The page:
Map of life expectancy at birth from Global Education Project.

Monday, June 24, 2013

Why do we even bother?

I often ask myself. I'm at the Academy Health Annual Research Meeting, which as I believe I mentioned is the bit health services research shindig. What most of these people do is crunch huge so-called administrative data sets -- that's like Medicare and Medicaid billing data, for example, combined with other available data that give some idea of outcomes, be it deaths or diagnoses  -- so they can look at things like hospital admissions and readmissions, screening rates, and other outcomes associated with various policies and practices. The idea is to inform policy makers. If you ask almost anybody here, they'll tell you that what we really need is single payer national health care, but it ain't gonna happen.

Anyway, this morning we heard from my colleague Chima Ndumele, who finds that when Massachusetts and other states expanded Medicaid eligibility to include people with incomes above poverty, it did not, repeat did not, lead to reduced access for people who already were covered. This is a big objection that many people have to the Affordable Care Act, i.e. there aren't enough primary care providers so you're just going to make it harder for people who are already covered. Don't know what will happen in the Republican states, but so far the states that did it on their own haven't had major problems.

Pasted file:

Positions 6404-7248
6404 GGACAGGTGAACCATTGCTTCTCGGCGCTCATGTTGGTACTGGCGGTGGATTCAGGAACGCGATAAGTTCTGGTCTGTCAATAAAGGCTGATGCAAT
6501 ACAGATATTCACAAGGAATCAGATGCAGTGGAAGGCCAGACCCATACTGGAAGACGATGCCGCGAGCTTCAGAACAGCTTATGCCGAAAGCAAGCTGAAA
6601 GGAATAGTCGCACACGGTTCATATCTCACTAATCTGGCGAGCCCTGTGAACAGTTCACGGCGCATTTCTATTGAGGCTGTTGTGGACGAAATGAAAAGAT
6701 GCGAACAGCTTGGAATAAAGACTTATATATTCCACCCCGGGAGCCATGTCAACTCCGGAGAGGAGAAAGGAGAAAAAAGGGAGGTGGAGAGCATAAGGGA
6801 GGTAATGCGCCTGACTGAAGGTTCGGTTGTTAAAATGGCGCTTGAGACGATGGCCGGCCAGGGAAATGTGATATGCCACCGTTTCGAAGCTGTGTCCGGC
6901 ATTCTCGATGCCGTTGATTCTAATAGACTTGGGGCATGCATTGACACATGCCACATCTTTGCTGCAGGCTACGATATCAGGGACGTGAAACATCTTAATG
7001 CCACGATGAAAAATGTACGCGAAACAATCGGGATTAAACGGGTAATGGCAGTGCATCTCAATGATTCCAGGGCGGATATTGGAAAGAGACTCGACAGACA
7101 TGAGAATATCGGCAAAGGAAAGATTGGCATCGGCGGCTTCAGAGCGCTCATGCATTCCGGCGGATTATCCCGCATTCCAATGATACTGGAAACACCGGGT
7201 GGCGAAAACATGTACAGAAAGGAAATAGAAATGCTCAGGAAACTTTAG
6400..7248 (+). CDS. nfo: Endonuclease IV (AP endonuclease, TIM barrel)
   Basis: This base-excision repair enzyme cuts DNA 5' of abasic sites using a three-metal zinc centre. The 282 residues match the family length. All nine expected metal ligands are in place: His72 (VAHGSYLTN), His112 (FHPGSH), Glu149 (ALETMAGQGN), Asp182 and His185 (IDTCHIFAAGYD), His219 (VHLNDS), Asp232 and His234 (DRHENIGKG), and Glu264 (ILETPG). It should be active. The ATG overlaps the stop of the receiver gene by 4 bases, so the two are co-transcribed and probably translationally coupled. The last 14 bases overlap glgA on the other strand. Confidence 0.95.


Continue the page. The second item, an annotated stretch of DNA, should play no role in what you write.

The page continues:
Susan Haber of RTI finds that states that offer higher Medicaid reimbursement for primary care visits also have higher rates of cervical, colorectal and breast cancer screening -- regardless of the reimbursement for those services. Makes sense. You have to get in to see the doctor in order to get referred for screening. Less colorectal cancer will also save money in the long run, given that nobody cares whether poor people get cancer.

Suk-Fong Tang finds that pediatricians are more likely to accept new Medicaid patients when, yes, they are paid more, but also when it's easier for them to get their patients referred for specialty care, including dentistry. Also makes sense, it's a big pain if they have to spend all their time tracking down somebody who will meet their patients' needs.

Yeah yeah. If we pay primary care doctors half decently (Medicaid pays a fraction of private insurance and less than Medicare), if we make more people eligible for health insurance, if we have a better integrated system, more people will get the care they need and get and stay healthier. We'll have a more productive society and it will be well worth it. But that doesn't matter. Public policy isn't built on facts and reason, it's built on ideology and the will of the powerful. You can tell all this to your congressional representatives and state legislators, but they won't care.

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